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1. Overview

There are many ways to count the number of occurrences of a char in a String in Java.

In this quick tutorial, we'll focus on a few examples of how to count characters — first with the core Java library and then with other libraries and frameworks such as Spring and Guava.

Further reading:

Using indexOf to Find All Occurrences of a Word in a String

Learn how to solve the "needle in a haystack" problem by using the indexOf method to find all occurrences of a word in a larger text string.

Guava CharMatcher

Use the Guava CharMatcher to work with Strings - remove special chars, validate, trim, collapse, replace and count among other super useful APIs.

String Processing with Apache Commons Lang 3

Quick intro to working with Strings with the Apache Commons library and StringUtils.

2. Using Core Java Lib

2.1. Imperative Approach

Some developers may prefer to use core Java. There are many ways for counting the number of occurrences of a char in a String.

Let's start with a simple/naive approach:

String someString = "elephant";
char someChar = 'e';
int count = 0;
for (int i = 0; i < someString.length(); i++) {
    if (someString.charAt(i) == someChar) {
assertEquals(2, count);

Not surprisingly, this will work, but there are better ways to do this.

2.2. Using Recursion

A less obvious but still interesting solution is to use recursion:

private static int countOccurences(
  String someString, char searchedChar, int index) {
    if (index >= someString.length()) {
        return 0;
    int count = someString.charAt(index) == searchedChar ? 1 : 0;
    return count + countOccurences(
      someString, searchedChar, index + 1);

We can invoke this recursive method in the following way: useRecursionToCountChars(“elephant”, ‘e', 0).

2.3. Using Regular Expressions

Another way would be to use regular expressions:

Pattern pattern = Pattern.compile("[^e]*e");
Matcher matcher = pattern.matcher("elephant");
int count = 0;
while (matcher.find()) {
assertEquals(2, count);

Just note that this solution is technically correct but sub-optimal, as it's overkill to use the very powerful regular expressions to solve such a simple problem as finding the number of occurrences of a character in a string.

2.4. Using Java 8 Features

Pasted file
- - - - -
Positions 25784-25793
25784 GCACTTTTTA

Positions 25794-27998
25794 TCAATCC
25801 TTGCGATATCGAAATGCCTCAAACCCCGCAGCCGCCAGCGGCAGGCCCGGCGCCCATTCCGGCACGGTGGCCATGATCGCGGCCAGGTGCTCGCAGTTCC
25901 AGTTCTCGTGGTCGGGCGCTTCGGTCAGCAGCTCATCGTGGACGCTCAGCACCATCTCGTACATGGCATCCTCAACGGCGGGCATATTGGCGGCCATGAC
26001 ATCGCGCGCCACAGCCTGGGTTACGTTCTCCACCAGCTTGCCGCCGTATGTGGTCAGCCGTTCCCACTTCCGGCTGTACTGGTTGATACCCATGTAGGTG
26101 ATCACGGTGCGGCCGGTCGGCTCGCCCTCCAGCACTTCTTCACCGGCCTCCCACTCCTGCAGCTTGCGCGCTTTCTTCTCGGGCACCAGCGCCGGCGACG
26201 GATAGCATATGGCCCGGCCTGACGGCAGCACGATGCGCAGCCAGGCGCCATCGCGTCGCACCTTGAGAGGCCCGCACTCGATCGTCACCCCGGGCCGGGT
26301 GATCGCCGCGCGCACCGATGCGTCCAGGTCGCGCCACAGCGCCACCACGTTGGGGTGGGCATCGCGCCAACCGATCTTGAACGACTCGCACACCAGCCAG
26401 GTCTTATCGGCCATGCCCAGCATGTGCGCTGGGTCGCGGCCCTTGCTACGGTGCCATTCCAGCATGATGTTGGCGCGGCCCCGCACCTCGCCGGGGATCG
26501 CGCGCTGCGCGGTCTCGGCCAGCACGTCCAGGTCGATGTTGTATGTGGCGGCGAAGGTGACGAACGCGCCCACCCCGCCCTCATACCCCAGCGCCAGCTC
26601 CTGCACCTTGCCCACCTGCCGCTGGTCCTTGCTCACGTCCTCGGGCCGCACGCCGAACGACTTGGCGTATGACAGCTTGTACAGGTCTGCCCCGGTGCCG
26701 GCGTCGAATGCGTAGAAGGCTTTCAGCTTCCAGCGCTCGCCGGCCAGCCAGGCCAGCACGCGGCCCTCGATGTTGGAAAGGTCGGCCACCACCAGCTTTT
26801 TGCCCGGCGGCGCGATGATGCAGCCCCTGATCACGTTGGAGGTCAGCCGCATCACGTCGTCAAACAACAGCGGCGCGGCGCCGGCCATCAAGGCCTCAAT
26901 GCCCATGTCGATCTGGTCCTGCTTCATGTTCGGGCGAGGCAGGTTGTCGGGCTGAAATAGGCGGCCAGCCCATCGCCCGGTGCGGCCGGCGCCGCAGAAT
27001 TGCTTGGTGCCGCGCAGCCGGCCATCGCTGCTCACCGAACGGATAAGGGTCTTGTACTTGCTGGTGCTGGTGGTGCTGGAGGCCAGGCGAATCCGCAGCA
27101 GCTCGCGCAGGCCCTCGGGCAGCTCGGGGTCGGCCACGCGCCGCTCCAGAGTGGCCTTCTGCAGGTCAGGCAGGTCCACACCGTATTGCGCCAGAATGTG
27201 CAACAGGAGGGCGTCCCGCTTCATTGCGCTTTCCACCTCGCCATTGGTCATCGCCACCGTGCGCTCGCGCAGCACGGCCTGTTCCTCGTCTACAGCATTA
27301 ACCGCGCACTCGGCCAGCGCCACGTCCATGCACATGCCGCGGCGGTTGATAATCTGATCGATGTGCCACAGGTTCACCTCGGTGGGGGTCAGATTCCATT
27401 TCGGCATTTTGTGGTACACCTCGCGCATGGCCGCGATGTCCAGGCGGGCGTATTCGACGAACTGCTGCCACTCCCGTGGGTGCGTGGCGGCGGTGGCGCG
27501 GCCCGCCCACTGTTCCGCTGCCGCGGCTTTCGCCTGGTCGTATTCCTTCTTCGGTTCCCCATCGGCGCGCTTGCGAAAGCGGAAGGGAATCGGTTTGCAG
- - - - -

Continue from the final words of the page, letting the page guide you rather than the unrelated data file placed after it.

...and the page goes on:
New features available in Java 8 can be very helpful here.

Let's use streams and lambdas to implement the count:

String someString = "elephant";
long count = someString.chars().filter(ch -> ch == 'e').count();
assertEquals(2, count);

long count2 = someString.codePoints().filter(ch -> ch == 'e').count();
assertEquals(2, count2);

So, this is clearly a cleaner and more readable solution using the core library.

3. Using External Libraries

Let's now look at a few solutions that make use of utilities from external libraries.

3.1. Using StringUtils

In general, it is always better to use an existing solution instead of inventing our own. The commons.lang.StringUtils class provides us with the countMatches() method, which can be used for counting chars or even sub-strings in given String.

First, we need to include the appropriate dependency:


We can find the latest version on Maven Central.

Let's now use countMatches() to count the number of e characters in the “elephant” String literal:

int count = StringUtils.countMatches("elephant", "e");
assertEquals(2, count);

3.2. Using Guava

Guava can also be helpful in counting chars. We need to define the dependency:


We can find the latest version on Maven Central.

Let's see how Guava can quickly help us to count chars:

int count = CharMatcher.is('e').countIn("elephant");
assertEquals(2, count);

3.3. Using Spring

Naturally, adding the Spring Framework into our project just to count chars doesn't make sense.

However, if we already have it in our project, we just need to use the countOccurencesOf() method:

int count = StringUtils.countOccurrencesOf("elephant", "e");
assertEquals(2, count);

4. Conclusion

In this article, we focused on various ways to count chars in the String. Some of them were designed purely in Java; some required additional libraries.

Our recommendation is to use already existing utilities from StringUtils, Guava or Spring. However, this article offers some possibilities to get it done with Java 8 if using only plain Java is preferred.

The complete source code for these examples is available in this GitHub project.

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